# Complex No question 1

• Nov 17th 2012, 07:39 AM
Tutu
Complex No question 1
Hi I need help for the following question,

1.) Let Z1 = 2cis(pi/6) and z2 = rcis(delta) where r>0, and 0<=delta<2pi.
FInd the range of values of r and delta for which z1z2 is
a.) a real number greater than 5
For the modulus of z1z2, I got r>5/2, which was right.
However for the delta, I'm not sure how I'm supposed to do it, it is (pi/6) + delta >5 and then solve the inequality? Seems wrong..
b.) a purely imaginary number with modulus less than 1
How do I find the imaginary number?

Thank you so much for your time, I really appreciate it!
J.
• Nov 17th 2012, 08:02 AM
Plato
Re: Complex No question 1
Quote:

Originally Posted by Tutu
1.) Let Z1 = 2cis(pi/6) and z2 = rcis(delta) where r>0, and 0<=delta<2pi. FInd the range of values of r and delta for which z1z2 is
a.) a real number greater than 5
For the modulus of z1z2, I got r>5/2, which was right.
However for the delta,
b.) a purely imaginary number with modulus less than 1
How do I find the imaginary number?

For $z_1z_2$ to be a real number greater than 5 you must have
$\frac{\pi}{6}+\delta=2k\pi$.

But also $0\le\delta\le 2\pi.$

b) For $z_1z_2$ to be purely imaginary number you must have
$\frac{\pi}{6}+\delta$ be an odd multiple of $\frac{\pi}{2}$.
• Nov 17th 2012, 08:39 AM
Tutu
Re: Complex No question 1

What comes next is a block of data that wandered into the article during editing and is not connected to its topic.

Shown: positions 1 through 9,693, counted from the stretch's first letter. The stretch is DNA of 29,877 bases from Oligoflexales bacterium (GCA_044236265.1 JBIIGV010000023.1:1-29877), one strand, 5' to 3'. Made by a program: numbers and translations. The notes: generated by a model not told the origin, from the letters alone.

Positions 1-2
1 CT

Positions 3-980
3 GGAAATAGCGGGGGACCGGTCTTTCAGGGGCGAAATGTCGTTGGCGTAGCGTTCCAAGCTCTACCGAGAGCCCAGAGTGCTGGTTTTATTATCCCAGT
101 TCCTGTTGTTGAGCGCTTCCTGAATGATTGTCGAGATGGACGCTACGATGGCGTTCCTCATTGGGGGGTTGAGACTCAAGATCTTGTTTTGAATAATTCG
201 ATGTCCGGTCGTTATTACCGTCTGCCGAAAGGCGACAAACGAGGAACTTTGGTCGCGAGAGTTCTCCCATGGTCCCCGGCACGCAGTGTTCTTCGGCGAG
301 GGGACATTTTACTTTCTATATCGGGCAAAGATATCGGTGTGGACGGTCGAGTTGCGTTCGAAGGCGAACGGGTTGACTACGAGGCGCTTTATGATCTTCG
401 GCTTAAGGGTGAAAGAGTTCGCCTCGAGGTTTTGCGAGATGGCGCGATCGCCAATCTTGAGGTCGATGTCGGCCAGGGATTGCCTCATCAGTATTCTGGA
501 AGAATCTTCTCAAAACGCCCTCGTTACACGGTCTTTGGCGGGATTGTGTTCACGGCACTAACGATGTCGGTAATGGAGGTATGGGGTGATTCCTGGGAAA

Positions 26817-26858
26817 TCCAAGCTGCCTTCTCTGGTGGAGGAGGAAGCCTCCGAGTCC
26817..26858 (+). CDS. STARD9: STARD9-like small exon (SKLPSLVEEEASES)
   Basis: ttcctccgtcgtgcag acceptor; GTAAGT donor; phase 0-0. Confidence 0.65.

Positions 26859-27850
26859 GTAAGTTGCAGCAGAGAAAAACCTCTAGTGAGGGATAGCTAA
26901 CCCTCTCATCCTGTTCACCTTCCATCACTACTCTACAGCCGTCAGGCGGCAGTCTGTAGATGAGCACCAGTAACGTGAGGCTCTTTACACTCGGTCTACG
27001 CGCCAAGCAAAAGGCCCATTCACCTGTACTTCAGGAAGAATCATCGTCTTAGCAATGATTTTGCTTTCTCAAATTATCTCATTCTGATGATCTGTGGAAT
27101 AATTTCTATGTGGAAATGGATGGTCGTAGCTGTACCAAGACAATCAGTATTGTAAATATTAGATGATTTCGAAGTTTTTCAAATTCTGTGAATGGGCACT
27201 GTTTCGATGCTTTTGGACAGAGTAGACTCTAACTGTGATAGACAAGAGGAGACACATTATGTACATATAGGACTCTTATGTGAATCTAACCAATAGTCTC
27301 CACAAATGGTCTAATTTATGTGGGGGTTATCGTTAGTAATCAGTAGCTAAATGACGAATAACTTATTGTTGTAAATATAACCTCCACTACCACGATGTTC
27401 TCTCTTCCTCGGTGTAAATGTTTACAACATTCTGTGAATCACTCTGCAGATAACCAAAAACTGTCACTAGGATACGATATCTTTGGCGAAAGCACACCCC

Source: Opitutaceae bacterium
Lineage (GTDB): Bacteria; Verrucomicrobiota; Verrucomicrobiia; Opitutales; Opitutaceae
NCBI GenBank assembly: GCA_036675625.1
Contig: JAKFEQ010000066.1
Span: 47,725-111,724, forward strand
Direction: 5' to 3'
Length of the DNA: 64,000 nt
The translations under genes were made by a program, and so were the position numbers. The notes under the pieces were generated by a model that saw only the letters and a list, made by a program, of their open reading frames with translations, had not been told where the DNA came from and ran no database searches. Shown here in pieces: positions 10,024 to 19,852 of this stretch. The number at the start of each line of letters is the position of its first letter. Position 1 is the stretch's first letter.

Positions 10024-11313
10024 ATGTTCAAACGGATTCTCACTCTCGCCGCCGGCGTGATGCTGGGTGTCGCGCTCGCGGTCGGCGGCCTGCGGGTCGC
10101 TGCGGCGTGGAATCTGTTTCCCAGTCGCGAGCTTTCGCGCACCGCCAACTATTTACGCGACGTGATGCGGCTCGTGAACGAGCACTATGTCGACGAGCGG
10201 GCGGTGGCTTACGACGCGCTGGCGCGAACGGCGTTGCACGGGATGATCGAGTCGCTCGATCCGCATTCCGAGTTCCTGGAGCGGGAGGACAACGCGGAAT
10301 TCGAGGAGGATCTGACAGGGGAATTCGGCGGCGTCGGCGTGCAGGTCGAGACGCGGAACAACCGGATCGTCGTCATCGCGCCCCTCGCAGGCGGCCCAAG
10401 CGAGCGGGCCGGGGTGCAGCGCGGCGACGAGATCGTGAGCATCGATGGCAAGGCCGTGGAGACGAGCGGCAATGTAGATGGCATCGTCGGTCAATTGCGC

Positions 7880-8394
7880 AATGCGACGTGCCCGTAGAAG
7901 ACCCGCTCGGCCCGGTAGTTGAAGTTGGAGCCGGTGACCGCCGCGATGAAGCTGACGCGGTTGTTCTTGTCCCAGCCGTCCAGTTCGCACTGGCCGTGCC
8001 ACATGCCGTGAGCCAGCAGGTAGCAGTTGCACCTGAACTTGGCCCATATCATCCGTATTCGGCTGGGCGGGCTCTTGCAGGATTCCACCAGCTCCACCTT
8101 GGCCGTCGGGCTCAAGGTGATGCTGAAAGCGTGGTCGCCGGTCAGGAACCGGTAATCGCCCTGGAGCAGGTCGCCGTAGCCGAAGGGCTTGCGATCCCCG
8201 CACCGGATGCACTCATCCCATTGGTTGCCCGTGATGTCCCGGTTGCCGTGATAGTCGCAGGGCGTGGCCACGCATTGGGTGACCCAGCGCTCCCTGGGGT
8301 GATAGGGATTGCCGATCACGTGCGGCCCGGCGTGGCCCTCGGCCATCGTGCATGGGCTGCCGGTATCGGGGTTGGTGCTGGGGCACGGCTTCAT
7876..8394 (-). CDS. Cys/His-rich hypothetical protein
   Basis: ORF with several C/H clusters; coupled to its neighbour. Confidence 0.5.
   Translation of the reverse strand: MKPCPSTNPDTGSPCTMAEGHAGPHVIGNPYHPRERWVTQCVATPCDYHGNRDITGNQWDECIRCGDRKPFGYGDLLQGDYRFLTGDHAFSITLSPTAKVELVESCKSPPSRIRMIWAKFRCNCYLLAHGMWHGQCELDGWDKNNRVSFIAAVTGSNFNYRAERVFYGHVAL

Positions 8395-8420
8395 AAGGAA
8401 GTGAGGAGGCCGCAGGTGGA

Thanks! May I know how you arrived at pi/6 + thetha = 2kpi?

Why 2kpi, to be exact.

Thank you so much!
• Nov 17th 2012, 08:47 AM
Plato
Re: Complex No question 1
Quote:

Originally Posted by Tutu
Thanks! May I know how you arrived at pi/6 + thetha = 2kpi? Why 2kpi, to be exact.

Suppose that $z=r\exp(i\theta)$ where $r\ge 0$ is a positive real number if and only if $\theta=2k\pi,~k\in\marhbb{Z}$.
• Nov 17th 2012, 09:03 AM
Tutu
Re: Complex No question 1
Is this a rule, thank you!
• Nov 17th 2012, 09:20 AM
Plato
Re: Complex No question 1
Quote:

Originally Posted by Tutu
Is this a rule, thank you!

I don't know what you mean by rule.

If $z=a+bi$ and $z\in\mathbb{R}$ it is necessary that $b=0$.

If $r\cos(\theta)+ir\sin(\theta)\in\mathbb{R}$ it is necessary that $\cos(\theta)=0$.
Thus $\theta=k\pi, k\in\mathbb{Z}$.

But in the question, we want a positive real number.
• Nov 17th 2012, 09:30 AM
Tutu
Re: Complex No question 1
But why is it that when you want a positive real number, it has to be 2kpi?
I think I kind of understand..
Does that meant that the angle has to be in the positive direction to get a positive real number hence 2kpi, not -2kpi or anything?
• Nov 17th 2012, 09:40 AM
Plato
Re: Complex No question 1
Quote:

Originally Posted by Tutu
But why is it that when you want a positive real number, it has to be 2kpi?
I think I kind of understand..
Does that meant that the angle has to be in the positive direction to get a positive real number hence 2kpi, not -2kpi or anything?

$\cos([2k+1]\pi)=-1$ so it must be an even multiple if $\pi$.

So in $\theta=2k\pi$, the integer $k$ can be positive or negative.

Recall $\cos(\theta)=\cos(-\theta)$.

Don't forget that you need $0\le\delta\le 2\pi.$
• Nov 17th 2012, 06:19 PM
Tutu
Re: Complex No question 1
How did you get
cos((2k+1)pi) = -1?

More specifically, why 2K+1 and how did you know the whole eqn equals to -1?

Thank you very much once again!